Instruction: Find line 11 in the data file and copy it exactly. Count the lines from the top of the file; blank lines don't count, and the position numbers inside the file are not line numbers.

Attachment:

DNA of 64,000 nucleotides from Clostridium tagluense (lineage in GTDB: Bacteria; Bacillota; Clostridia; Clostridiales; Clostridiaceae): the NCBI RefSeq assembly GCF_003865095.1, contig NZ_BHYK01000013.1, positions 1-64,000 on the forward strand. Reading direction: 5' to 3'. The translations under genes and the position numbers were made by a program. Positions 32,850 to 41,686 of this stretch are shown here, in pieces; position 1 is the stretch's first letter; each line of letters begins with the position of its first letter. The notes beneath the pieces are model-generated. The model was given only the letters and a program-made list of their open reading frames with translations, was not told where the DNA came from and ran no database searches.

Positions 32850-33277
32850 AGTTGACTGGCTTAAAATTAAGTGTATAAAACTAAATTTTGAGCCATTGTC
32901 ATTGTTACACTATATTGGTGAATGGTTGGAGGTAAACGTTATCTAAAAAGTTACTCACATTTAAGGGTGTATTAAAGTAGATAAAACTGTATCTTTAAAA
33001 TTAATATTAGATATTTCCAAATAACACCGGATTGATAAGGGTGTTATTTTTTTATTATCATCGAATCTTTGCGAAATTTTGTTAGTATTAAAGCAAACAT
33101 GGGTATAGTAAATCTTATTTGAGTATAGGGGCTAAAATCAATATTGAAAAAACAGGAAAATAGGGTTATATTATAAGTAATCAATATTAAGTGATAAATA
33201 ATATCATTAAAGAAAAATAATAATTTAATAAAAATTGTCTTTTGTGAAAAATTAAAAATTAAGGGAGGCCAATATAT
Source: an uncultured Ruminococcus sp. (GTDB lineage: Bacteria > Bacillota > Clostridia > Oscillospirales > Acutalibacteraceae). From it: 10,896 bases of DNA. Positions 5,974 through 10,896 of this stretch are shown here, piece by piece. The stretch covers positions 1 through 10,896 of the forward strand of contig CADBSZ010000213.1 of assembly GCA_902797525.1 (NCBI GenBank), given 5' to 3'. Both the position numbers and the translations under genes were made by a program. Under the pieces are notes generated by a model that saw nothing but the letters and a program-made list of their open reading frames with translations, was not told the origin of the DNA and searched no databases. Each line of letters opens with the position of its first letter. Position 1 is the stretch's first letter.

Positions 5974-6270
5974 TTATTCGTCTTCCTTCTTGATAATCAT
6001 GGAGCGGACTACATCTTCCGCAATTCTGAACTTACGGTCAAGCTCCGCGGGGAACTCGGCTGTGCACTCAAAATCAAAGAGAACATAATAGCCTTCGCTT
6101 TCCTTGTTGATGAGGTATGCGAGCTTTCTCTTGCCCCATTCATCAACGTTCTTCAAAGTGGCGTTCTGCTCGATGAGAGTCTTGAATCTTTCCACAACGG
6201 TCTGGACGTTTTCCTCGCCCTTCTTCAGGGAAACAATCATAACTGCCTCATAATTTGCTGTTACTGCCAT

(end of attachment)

6001 GGAGCGGACTACATCTTCCGCAATTCTGAACTTACGGTCAAGCTCCGCGGGGAACTCGGCTGTGCACTCAAAATCAAAGAGAACATAATAGCCTTCGCTT